ve been working as Java developer for more than 4 years now and I definitely can say that I'm not bored, I like my job. I want to think for it more like an art as John Romero says: " You might not think that programmers are artists, but programming is an extremely creative profession. It's logic-based creativity." Thats why I always try to personalize the technology stack I work with. You know, to give the code a little styling. That
s why when my colleagues asked me to give a Frydix talk the topic was easily chosen: Custom Components in JSF
Just a quick hint for the beginners. JSF (JavaServer Faces) is a Java-based web application framework intended to simplify development integration of web-based user interfaces. Whats great about JSF is that it provides developers with a powerful capability to define own custom components which can be used to render custom contents.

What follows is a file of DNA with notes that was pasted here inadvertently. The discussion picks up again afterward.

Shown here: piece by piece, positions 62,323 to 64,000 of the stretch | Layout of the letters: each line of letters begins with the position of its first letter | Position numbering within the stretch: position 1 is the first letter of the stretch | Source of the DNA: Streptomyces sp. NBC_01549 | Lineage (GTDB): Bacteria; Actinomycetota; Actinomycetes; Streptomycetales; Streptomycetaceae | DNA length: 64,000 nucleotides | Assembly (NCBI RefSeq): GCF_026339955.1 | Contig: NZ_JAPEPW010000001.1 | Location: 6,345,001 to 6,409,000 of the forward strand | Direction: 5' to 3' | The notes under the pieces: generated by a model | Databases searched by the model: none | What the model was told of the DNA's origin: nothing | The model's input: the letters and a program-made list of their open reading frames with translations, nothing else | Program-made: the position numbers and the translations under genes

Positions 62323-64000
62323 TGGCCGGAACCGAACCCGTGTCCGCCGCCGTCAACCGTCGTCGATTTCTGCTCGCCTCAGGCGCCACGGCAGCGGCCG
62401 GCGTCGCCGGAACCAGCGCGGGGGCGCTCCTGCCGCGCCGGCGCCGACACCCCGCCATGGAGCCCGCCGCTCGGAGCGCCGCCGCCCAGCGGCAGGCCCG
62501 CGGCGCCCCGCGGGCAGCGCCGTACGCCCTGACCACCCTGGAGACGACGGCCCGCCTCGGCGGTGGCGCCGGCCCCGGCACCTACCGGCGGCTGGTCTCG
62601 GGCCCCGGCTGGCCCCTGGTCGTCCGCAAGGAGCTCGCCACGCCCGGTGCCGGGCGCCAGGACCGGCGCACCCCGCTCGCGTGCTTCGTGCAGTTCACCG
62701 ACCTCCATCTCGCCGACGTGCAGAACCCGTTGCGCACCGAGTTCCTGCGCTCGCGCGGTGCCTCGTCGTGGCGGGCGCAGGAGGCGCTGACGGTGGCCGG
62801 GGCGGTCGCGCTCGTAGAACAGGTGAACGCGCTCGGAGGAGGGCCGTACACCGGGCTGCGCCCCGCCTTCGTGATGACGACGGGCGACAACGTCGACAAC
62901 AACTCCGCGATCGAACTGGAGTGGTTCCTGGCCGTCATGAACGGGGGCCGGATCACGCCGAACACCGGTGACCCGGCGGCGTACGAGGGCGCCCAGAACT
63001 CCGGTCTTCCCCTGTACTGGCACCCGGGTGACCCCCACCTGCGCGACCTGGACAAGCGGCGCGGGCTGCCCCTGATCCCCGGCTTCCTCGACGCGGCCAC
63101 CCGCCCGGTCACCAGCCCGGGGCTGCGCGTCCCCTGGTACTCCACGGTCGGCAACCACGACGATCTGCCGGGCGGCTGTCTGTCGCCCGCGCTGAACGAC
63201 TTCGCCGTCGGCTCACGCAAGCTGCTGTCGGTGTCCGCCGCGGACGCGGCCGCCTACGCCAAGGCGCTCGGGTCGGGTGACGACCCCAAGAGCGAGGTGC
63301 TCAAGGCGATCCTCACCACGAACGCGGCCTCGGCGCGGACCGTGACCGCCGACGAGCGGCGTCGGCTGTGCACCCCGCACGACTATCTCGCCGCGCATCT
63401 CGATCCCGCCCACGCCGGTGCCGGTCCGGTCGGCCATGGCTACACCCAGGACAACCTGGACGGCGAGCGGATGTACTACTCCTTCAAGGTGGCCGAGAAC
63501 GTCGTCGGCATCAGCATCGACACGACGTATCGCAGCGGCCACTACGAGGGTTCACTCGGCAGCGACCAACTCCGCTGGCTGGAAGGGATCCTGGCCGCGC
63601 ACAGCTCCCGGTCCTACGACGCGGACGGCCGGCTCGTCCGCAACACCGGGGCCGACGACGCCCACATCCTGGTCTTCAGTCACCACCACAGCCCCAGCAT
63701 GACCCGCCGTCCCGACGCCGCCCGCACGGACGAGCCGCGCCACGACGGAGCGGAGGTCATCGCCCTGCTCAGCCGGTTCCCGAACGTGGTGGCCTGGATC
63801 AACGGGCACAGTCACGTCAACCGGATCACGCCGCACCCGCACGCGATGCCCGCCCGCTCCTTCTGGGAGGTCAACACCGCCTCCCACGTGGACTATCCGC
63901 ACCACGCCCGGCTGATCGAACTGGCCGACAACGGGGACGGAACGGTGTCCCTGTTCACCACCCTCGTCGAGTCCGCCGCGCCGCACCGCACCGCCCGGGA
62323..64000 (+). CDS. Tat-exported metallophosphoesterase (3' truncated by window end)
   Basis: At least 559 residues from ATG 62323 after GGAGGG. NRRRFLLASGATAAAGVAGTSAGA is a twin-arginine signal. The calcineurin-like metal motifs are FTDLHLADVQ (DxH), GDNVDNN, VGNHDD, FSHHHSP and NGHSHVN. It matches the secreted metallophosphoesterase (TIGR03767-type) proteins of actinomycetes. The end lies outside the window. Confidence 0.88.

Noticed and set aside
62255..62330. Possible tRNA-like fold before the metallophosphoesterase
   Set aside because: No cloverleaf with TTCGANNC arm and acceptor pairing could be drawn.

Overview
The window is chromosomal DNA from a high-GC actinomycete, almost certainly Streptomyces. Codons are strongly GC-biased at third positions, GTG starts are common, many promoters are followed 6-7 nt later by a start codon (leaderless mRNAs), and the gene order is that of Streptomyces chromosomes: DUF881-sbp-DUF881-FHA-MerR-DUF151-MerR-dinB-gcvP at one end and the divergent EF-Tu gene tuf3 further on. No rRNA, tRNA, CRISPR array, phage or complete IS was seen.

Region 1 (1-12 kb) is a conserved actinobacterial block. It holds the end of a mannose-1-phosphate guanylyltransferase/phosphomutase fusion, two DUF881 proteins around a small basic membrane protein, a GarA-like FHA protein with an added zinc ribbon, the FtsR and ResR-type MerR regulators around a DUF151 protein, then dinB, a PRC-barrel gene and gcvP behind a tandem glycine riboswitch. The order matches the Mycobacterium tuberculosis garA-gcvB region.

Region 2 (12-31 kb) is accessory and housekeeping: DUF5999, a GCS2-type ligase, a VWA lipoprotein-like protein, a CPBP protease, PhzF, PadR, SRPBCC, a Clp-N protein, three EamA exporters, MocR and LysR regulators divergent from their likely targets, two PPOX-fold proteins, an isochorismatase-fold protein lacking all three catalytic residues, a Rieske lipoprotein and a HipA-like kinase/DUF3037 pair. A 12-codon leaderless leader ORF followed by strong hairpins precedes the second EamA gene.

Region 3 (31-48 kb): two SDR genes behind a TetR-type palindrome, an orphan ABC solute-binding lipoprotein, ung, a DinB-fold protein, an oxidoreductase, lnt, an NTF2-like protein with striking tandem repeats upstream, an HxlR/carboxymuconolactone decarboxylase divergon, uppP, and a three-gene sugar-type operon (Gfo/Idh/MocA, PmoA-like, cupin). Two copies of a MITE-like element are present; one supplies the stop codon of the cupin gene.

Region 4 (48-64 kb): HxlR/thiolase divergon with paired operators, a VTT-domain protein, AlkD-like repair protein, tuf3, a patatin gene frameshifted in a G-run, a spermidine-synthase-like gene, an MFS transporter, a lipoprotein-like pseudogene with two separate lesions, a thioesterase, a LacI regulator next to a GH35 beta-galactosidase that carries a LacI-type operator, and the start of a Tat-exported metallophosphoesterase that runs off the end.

UI components in JSF
JSF provides developers capability to create web application from collections of UI components that can render themselves in different ways for multiple client types (for example HTML browser, wireless or WAP device).
- Java class that is responsible for representing a self-contained piece of the user interface
- helper to the UIComponent that deals with how that specific UIComponent class should appear in a specific kind of client device.
The real deal
Ready to start? In the next slides you
ll learn how to use a custom renderer and when to/when not to use custom components. Youll see how to create:
- composite component
- custom tag
- custom validator
- custom converter
Interested in UI design? You can also check my other blog on How to improve UI design in ADF. So, what is your experience with Custom Components in JSF? I`ll be happy to read your comments.